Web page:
Industry News


Why the Future of Young Learners is in Robotics

By eLearning Inside
February 07, 2022

Robotics is an increasingly important field across many industries, from education to aerospace engineering. However, is working at a good robotics company the right move for your career? The field is increasingly becoming a lucrative career for young learners, evolving basic skills in math, engineering, and the sciences.

What is going on in Robotics?

The Bureau of Labor Statistics currently refers to roles in robotics as electrical and electronics engineers, specifically focusing on creating electrical equipment. Many people focus on small circuit boards for this job, but the role also includes positions that focus on electrical robots with advanced systems and controls.

The BLS reports that engineers in this field have a median pay of over $100,000, with an average hourly rate of slightly under $50 an hour. Entry to this field is possible with a Bachelor’s degree, although many engineers own a Master’s degree.

Work experience is important to employers in this area. Engineers who can successfully create robots from the ground up are generally more valued, so people studying for this field often take internships or participate in engineering programs.

The overall job market for electronics engineers should grow about 7% over the next ten years, which is roughly average across all fields.

Electrical engineers are a focus for this industry, but similar roles such as software or hardware engineer, user experience designer, or data scientist can also work in robotics.

Robots vs. Machines

One important thing to keep in mind is the difference between robots and other machines.

Machines are devices that help humans perform tasks, usually including labor-heavy jobs.

Robots are a type of machine – or, more often, a collection of multiple independent machines – but they carry out predetermined tasks and can govern their own behavior. Robots are also more capable of changing and adjusting to different environments.

In other words, robots only need instructions to accomplish their task, and they can work from there. Standard machines usually need direct control and cannot adapt to different situations.

Working Environment

Most robotics and electronics engineers spend their time in office environments. On a typical day, robotics engineers may create technical drawings, meet with engineers, help direct manufacturing, or create documentation for the production and use of robotics systems.

Robotics roles are more hands-on than some other engineering positions. An engineer in this field may visit labs regularly to test the newest iterations of equipment, collect information, and figure out the best ways to improve robotic systems.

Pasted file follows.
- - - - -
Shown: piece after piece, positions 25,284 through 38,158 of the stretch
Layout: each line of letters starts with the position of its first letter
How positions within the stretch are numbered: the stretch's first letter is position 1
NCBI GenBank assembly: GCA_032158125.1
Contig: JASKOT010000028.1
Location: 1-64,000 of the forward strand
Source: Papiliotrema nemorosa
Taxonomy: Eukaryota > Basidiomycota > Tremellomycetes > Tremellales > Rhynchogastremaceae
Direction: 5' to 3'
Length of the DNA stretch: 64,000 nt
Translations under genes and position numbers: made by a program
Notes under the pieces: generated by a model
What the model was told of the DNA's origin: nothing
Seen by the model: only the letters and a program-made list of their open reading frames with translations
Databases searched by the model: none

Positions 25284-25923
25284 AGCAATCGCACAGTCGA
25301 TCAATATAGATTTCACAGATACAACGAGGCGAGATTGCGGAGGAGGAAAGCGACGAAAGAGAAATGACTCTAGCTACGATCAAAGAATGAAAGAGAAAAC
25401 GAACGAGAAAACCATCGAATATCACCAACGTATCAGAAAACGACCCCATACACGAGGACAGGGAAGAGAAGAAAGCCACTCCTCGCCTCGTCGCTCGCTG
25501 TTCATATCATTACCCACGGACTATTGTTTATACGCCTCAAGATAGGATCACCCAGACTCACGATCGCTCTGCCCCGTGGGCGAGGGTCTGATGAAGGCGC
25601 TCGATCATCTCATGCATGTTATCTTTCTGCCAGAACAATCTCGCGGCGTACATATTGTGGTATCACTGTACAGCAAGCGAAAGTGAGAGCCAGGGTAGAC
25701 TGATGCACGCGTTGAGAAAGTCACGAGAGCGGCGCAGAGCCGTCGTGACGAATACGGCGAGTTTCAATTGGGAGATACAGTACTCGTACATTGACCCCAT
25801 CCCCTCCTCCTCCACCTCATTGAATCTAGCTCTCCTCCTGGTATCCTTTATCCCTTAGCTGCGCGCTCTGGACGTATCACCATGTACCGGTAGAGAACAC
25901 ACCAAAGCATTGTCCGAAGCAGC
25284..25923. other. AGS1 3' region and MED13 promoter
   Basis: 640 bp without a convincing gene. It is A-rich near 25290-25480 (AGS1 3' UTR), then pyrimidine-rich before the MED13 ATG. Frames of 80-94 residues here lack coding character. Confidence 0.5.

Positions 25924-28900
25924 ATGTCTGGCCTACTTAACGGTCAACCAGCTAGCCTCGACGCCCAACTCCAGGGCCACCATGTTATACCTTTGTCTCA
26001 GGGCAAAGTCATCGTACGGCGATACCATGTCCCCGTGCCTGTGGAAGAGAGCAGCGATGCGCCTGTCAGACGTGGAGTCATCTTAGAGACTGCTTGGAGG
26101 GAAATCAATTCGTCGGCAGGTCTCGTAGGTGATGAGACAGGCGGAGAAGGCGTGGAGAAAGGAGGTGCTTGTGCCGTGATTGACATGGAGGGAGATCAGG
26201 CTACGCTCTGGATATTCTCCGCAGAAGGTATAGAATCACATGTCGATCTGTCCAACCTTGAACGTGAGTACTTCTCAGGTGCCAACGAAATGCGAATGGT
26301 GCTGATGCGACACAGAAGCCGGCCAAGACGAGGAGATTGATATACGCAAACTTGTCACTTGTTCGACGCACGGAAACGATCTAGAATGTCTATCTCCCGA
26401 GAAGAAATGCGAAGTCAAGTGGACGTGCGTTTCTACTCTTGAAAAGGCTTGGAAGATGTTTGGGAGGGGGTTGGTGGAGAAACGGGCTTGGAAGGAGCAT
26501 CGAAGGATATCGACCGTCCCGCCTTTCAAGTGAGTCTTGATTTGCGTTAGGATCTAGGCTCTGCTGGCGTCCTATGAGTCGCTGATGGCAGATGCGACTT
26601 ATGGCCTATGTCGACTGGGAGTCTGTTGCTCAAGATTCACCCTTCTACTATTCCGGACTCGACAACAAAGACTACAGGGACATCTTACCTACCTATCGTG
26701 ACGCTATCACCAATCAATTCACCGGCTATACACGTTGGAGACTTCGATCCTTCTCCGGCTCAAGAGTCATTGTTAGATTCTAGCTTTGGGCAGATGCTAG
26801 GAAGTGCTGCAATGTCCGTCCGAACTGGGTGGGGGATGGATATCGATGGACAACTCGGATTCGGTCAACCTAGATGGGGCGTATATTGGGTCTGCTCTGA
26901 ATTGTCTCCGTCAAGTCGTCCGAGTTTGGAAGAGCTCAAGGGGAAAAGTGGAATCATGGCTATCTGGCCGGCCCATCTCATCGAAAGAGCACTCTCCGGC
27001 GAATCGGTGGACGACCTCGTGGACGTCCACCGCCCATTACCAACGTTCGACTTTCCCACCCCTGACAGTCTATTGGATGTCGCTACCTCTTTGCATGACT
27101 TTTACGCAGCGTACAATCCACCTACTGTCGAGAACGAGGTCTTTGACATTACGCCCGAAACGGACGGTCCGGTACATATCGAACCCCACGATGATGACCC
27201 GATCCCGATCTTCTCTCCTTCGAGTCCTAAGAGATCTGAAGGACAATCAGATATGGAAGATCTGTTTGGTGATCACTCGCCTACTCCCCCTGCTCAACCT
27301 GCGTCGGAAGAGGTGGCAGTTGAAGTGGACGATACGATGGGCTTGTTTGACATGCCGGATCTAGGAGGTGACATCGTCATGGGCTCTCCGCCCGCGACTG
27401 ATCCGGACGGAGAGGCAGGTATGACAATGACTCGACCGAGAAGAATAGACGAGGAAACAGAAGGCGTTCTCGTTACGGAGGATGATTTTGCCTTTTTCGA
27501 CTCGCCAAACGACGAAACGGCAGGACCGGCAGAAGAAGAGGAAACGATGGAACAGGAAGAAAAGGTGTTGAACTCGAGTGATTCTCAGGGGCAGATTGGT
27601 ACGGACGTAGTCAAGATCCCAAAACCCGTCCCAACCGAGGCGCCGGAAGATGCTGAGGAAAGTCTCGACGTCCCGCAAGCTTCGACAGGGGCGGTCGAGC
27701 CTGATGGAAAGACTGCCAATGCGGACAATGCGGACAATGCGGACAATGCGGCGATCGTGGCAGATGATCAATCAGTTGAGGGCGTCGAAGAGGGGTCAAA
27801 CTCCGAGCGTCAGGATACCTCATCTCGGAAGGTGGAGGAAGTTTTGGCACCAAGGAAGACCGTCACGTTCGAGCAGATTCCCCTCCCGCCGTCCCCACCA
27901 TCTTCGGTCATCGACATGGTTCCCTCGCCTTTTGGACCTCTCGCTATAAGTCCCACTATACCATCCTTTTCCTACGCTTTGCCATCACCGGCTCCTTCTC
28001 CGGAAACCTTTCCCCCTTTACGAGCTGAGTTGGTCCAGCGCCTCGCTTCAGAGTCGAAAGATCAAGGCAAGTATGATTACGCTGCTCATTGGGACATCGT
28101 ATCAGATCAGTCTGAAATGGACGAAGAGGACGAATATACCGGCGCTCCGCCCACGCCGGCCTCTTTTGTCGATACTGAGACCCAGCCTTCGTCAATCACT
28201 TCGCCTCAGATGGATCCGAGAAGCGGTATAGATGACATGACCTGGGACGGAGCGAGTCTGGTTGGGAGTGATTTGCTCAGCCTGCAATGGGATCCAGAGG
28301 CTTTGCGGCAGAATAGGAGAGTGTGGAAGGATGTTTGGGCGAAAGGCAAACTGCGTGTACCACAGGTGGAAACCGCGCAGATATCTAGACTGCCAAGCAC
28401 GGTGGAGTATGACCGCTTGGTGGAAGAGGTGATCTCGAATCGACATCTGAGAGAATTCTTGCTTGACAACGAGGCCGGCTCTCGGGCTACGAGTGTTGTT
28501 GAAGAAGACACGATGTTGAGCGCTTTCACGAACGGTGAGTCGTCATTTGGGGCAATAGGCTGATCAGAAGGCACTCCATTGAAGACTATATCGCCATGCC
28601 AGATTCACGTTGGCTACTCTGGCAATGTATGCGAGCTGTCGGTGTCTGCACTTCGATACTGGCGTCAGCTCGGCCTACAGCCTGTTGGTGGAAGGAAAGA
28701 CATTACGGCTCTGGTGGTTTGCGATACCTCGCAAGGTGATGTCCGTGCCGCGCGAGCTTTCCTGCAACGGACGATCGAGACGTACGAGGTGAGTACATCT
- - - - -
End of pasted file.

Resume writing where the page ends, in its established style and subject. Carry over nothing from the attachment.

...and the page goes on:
For example, when developing a humanoid robot, a team may decide to change some components. This can affect things like the necessary power for moving that part, which in turn requires adjusting the software and control systems.

Robotics is a heavily iterative field, albeit one that also emphasizes rapid prototyping. Depending on the needs of the job, a robotics engineer could be asked to modify software within a few minutes to help testing continue.

Most careers in robotics are also highly collaborative. Developing and manufacturing robots typically requires teams, especially in the testing phase where people will often have specialized roles.

Educational Requirements

While a Bachelor’s degree is sufficient for basic entry into robotics, going to at least a Master’s degree can open up many more career opportunities. This is a moderately competitive field, so more companies are looking for applicants with extra education.

The most straightforward educational path for starting a career in robotics is getting a Master of Science in Robotics degree from your university of choice. Depending on your classes, you may be able to change to a focus on Robotics after getting a Bachelor’s degree, especially if the BS focuses on mechanical engineering, computer science, and/or electrical engineering.

As discussed earlier, practical experience is also valuable in this field. Many companies want to develop and release robotics products as quickly as possible, so familiarity with the process can give you a boost over other applicants.

Continuing education in related fields is also valuable. Robotics engineers may study additional programming, process control, material sciences, statistics, automation, and engineering principles.

The important thing to remember here is that robotics is essentially a cross-discipline field. The most capable engineers can adapt to the needs of a project, rather than focusing exclusively on a subset like creating circuit boards to control specific sections of the robot.


It’s difficult to define what makes a robotics company and what doesn’t. Few businesses focus entirely on robotics, though you may be able to find a career like that if you join a research institute or university.

Otherwise, a robotics company is likely to be a different business seeking to expand into automation and improve its processes and controls. For example, vehicle manufacturing companies have a heavy interest in robotics because they can drastically reduce the time and cost of creating their products.

Careers in robotics are here to stay. While the number of jobs is only growing at an average rate, companies both want and need people with experience in this field.

Featured image: Hung Nguyen Phi, Unsplash.